"We've never had an accident there, and we want to act promptly so we never do," he said.
Because the FAA standards came after the airport opened in 1957, they have not been imposed. But airports are expected to comply "where practical," Peters said, when seeking federal funds for improvements, as Doylestown is.
Immediate plans call for closing Stony Lane and installing a drainage system. Long-range plans include the runway extension, a new airport terminal and additional hangars.
With no tower, there is no accurate record of flights at the airport. But the Delaware Valley Regional Planning Commission estimates that 40,000 take-offs and landings occurred annually from the late 1980s through most of the 1990s. Operations peaked at more than 50,000 in 1999, but have dropped to about 43,000.
No matter how long the runway, Rockmaker said he doesn't see Doylestown becoming a magnet for large aircraft. Not with full-service airports like Lehigh Valley and Trenton-Mercer nearby.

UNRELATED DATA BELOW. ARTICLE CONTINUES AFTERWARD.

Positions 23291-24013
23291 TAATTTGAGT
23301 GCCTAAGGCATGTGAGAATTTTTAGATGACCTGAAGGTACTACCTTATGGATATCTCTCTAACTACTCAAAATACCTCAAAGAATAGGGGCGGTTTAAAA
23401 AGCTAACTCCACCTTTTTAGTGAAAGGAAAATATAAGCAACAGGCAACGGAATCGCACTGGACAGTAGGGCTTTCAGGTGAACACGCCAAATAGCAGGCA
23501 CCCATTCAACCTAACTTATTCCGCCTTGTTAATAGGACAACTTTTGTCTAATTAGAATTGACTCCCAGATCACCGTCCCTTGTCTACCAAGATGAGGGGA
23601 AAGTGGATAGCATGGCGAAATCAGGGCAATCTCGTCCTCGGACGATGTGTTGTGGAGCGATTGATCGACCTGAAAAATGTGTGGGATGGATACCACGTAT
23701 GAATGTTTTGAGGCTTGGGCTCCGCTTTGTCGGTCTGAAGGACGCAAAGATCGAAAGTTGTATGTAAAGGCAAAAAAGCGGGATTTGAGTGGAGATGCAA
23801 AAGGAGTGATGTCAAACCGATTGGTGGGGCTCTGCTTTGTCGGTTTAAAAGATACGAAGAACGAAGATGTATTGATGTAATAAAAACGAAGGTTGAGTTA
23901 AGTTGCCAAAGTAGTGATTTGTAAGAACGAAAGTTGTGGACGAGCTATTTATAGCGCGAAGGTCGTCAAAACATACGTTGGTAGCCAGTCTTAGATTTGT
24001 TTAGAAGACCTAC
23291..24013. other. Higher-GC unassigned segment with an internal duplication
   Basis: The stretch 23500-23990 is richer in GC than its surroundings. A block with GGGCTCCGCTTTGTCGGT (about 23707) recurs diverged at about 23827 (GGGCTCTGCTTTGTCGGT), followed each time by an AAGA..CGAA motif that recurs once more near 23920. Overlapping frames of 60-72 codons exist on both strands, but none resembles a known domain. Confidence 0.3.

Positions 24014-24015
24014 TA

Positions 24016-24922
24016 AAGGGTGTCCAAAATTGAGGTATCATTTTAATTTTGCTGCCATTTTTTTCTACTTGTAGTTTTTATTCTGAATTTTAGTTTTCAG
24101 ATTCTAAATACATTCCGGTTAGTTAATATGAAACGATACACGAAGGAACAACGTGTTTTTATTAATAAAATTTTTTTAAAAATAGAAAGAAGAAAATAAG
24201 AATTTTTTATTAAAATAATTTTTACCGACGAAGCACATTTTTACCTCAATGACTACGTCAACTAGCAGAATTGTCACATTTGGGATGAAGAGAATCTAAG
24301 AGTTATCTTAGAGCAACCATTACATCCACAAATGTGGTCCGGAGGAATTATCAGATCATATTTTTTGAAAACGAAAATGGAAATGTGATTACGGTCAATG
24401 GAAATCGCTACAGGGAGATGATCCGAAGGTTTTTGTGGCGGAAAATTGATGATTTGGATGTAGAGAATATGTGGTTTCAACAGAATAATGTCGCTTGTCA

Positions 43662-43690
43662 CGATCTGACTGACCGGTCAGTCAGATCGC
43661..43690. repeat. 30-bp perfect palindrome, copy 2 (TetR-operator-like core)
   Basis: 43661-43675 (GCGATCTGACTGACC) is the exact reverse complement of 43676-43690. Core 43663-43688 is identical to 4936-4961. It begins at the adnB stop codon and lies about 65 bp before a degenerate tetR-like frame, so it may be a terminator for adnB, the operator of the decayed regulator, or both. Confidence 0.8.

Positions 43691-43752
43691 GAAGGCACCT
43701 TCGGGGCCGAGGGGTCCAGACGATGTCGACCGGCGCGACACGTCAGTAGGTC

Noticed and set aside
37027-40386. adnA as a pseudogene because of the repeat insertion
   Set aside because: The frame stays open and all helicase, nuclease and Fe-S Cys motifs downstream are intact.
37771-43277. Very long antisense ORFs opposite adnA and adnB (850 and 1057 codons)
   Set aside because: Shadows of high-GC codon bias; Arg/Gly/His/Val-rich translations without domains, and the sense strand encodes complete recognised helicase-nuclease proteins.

While residents fear that a longer runway will bring more planes, the authority maintains it won't.
"The planners tell us that the amount of traffic at airports will be driven by the state of the economy and population growth or shrinkage," Black said. "The length of the runway isn't going to affect that."
The Bucks County Airport Authority will hold a public meeting on plans to expand Doylestown Airport at 7 p.m. Thursday at Cold Spring Elementary School, 4150 Durham Rd., Doylestown.
A REGIONAL INITIATIVE Massport seeks to turn around Worcester Airport while helping meet future New England demand By John F. Infanger, Editorial Director July 2000...
That north-south runway is the airport's instrument landing strip in bad weather, but it's in urgent need of reconstruction.
The 10,500-foot runway is the longest of the airport's four and handles commercial jetliners.
Airport authority won't make purchases the 36 houses for years down the road -- not until yet-to-be built crosswind runway is completed.